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Top fund manager eyes China's promising fund market

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BEIJING, May 19 (Xinhua) -- Though in the early stages of development, China's fund market has started to attract top international talent with its significant growth potential.

Lindsay Wright, head of strategy and business development at China's top-performing Harvest Fund Management Group, is a senior fund manager who believes in the Chinese market's potential and future opportunities.

"The industry is still at an early stage of development, but has lots of opportunities from a strategic domestic growth perspective, an innovation perspective and also from a global expansion perspective," she said.

Before joining Harvest in September 2010, Wright was the global head of strategy and business development for New York-based Deutsche Asset Management. Her experience with Deutsche Asset Management and Deutsche Bank spans 24 years.

"Development of the Chinese social security and pension funds systems will provide tremendous opportunities for fund managers," said Wright.

She predicts that the mutual fund management industry may become one of the key managers for Chinese pension assets due to greater transparency and investment returns compared to banks and insurance companies.

Corporate annuity funds, the coverage of which is still limited, will also require more professional asset managers and innovative products, creating further growth opportunities for the mutual fund industry, said Wright.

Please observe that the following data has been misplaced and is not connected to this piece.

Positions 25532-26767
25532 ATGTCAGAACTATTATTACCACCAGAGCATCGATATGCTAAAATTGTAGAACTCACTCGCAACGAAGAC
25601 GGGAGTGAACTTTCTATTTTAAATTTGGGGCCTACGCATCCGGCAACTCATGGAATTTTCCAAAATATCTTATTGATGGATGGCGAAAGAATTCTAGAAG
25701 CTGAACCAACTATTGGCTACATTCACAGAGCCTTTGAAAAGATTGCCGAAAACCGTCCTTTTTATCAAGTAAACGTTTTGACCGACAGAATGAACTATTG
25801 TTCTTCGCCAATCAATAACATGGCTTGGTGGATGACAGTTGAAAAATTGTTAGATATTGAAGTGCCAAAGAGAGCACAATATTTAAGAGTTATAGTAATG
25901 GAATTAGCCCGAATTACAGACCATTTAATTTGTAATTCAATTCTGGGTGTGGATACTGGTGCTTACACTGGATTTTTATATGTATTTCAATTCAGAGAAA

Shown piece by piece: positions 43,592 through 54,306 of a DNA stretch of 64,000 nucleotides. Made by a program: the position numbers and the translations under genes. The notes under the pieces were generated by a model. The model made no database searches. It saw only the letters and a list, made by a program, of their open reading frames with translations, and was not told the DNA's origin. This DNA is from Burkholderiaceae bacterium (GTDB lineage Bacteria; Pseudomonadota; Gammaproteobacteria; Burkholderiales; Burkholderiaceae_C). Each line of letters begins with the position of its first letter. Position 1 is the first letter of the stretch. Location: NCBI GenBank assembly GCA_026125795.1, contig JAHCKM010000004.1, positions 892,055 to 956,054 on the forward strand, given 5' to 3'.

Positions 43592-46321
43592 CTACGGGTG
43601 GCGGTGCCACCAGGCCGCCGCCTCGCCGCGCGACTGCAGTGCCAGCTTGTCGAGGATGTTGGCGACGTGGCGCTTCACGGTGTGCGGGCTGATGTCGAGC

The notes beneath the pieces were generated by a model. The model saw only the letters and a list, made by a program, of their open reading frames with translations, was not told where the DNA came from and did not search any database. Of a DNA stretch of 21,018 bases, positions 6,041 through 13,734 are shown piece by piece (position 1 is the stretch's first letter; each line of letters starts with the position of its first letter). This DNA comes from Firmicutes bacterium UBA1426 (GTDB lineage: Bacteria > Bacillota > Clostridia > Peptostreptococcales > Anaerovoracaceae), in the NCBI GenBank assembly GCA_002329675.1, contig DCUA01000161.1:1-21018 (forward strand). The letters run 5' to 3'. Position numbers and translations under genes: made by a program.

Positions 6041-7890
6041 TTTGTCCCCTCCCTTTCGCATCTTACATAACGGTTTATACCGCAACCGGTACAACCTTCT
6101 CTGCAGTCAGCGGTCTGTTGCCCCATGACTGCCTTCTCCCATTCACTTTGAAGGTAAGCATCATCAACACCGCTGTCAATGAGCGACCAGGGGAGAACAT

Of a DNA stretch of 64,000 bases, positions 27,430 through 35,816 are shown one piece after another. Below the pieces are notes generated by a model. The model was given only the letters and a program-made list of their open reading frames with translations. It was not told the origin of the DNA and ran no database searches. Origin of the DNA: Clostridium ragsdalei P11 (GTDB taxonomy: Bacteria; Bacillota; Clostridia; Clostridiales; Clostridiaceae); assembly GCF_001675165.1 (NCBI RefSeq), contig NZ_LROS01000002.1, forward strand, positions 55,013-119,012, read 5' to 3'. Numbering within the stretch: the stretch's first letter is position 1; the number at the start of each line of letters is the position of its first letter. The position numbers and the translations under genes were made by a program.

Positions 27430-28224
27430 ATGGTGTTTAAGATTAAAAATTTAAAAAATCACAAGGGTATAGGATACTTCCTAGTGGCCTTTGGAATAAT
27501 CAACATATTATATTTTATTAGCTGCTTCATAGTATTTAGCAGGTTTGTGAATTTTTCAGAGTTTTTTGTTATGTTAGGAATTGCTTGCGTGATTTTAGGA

Wright said talent shortage is one of the major challenges the industry faces. With new funds continuously coming to the market, experienced managers prefer to run private funds for higher commissions and less pressure with frequent performance rankings.

Banks dominating mutual fund distribution also remains a key challenge, according to Wright.

In China, around 80 to 90 percent of Chinese funds are sold through domestic banks, with the top four banks controlling distribution flows and all products.

This has resulted in fund houses having limited room for bargaining, which in turn reduces profit margins, said Wright, adding that a significant increase in new products has worsened the situation.

But with overseas expansion just kicking off, Wright believes that China's mutual fund industry faces tremendous opportunities both at home and abroad, and the industry will attract more and more top international talents.

According to Wright, qualified domestic institutional investor (QDII) provides a significant opportunity and a platform for Chinese fund managers to build offshore capabilities on their path to global development.

The Chinese QDII funds met with some setbacks due to the global financial crisis, but it was only an unfortunate matter of timing, she said.

As investors mature and learn to divert risks, the QDII market will be a large and key growth segment for the industry, said Wright.

In recent years, QDII, together with the establishment of overseas branches and cooperation with international institutions, has helped many Chinese fund management companies accelerate overseas expansions.

Still, Wright warns that international expansion is not easy and is highly competitive.

"The Chinese fund management companies going offshore require strength and credibility in investment, research capabilities, product range, distribution reach as well as client service," said Wright.

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